Sometimes the “Facts” Aren’t Really the “Facts”

Posted on: March 9th, 2015
Many people believe that just because someone has some “facts” or statistics or some other form of “infallible” information, we should believe them and move forward. With today’s abilities to “manipulate data” to say just about whatever they want or support whatever the cause, it requires us, as citizens, to do more investigation into what really are the facts.

Gun Law discussions are one of the worst offenders of this situation. We see facts thrown around all the time about this and that and how many more deaths are caused by this ruling, etc. Unfortunately, this will continue for quite some time…if not forever. So it is more important than ever to try and separate small facts from the overall facts…meaning, don’t pick out a few small numbers and try to use them to prove really big numbers. This is one of the biggest offenders of misusing statistical information and facts as they are given.

The good part of research is that someone is actually doing it and has to put their name on it…most are very reputable and want it to be as accurate as they can with the information they have. Here is a great case in point. There was an article by Clayton Cramer, a software engineer of Boise, in the Idaho Statesman on this very topic related to “gun facts”. The article, “Guest Opinion: Gun control laws don’t create safety, only illusions,” that demonstrated this issue relating to so called “facts.”

The focus of the article was on the idea that the facts presented (in support of HB 89) were not really the facts that were being reported as the facts. For example, here are the real facts he discovered…
“In Alaska, murder rates for the period 1993 through 2003 (when Alaska had a concealed weapon permit law similar to Idaho) averaged 7.0/100,000 people; after passage of a law similar to HB 89 murder rates for 2004 through 2012 averaged 4.6/100,000. Similarly, Arizona and Wyoming passed laws similar to HB 89 in 2010 and 2011 respectively. Wyoming's murder rate fell from 2.6/100,000 (for 2002-2011), to 2.4/100,000 (for 2012). Arizona's murder rate fell from 7.4/100,000 (for 2001-2010 ) to 5.8/100,000 (for 2011-2012). In the case of Alaska and Wyoming, murder rates fell faster than the national murder rate.”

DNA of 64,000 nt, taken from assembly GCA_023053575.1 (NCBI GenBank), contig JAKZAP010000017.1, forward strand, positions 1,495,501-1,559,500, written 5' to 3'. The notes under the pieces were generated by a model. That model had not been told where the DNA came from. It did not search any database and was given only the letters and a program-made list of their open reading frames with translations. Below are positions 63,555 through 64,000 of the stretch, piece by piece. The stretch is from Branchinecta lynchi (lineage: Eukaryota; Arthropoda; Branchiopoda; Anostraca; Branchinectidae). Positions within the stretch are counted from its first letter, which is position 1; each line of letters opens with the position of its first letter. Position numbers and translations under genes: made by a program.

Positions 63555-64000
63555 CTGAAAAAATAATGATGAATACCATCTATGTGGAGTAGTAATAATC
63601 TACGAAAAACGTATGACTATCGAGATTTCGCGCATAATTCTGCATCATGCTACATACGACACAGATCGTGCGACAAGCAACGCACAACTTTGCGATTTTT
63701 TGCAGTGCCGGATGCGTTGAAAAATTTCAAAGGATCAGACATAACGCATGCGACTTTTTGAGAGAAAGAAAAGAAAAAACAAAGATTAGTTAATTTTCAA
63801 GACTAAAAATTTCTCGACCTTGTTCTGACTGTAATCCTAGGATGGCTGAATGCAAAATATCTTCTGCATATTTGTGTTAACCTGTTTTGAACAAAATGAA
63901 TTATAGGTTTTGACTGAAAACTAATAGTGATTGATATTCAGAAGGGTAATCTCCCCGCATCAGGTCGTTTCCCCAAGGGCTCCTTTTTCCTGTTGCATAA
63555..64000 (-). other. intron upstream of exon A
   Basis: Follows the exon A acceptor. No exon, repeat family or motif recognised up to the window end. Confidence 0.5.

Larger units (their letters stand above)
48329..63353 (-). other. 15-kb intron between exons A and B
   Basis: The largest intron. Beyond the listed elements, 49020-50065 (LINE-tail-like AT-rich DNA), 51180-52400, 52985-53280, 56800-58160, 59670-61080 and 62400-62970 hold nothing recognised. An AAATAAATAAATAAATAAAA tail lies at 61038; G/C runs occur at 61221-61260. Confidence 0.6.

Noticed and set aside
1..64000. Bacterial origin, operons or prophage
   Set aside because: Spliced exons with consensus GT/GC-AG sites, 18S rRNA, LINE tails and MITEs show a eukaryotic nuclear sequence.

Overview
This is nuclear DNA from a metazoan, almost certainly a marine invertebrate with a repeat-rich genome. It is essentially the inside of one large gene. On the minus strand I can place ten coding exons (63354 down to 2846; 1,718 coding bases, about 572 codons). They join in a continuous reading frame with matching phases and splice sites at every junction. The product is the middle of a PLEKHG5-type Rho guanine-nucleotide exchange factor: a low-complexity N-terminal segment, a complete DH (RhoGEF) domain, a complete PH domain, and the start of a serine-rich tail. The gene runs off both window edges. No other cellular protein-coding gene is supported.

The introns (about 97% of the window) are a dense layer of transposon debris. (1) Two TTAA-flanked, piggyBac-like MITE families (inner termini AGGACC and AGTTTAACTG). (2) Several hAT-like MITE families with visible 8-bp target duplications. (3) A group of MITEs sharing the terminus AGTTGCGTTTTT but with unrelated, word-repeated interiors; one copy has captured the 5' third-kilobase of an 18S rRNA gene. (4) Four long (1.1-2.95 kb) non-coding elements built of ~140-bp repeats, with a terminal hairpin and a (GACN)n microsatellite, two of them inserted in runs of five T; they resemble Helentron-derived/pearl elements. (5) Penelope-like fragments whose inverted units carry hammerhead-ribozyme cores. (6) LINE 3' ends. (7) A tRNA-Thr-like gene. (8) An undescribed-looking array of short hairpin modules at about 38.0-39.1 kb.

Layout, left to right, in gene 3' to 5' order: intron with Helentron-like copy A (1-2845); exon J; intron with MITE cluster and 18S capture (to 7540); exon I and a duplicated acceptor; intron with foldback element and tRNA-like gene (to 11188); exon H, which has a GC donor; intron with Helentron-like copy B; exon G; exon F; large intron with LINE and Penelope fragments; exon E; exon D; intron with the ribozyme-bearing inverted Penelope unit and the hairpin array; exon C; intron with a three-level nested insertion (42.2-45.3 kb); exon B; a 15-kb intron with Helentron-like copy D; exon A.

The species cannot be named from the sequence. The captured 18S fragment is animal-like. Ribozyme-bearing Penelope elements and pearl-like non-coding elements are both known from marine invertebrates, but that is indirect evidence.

His premise is that people supporting more gun control have created an “Illusion” of the facts being what they are rather than what they really are in this case. He also said that, …states that have adopted mandatory background checks on firearms transfers since 1960 are more likely to have murder rates rise than fall.

He closed with a great quote from criminologist Cesare Beccarin in “On Crimes and Punishments” in 1764 where he said, laws forbidding the carrying of arms primarily disarm victims and have little impact on people who intend to commit some of the worst crimes such as murder and rape.” So while there are a lot of “facts” being thrown around on gun control (pro and con) it is important to stay focused on the overall, more detailed research numbers that give us a better picture than some tiny facts someone comes up with that may or may not have the depth of research behind them. This can lead to distortion and inaccurate conclusions.
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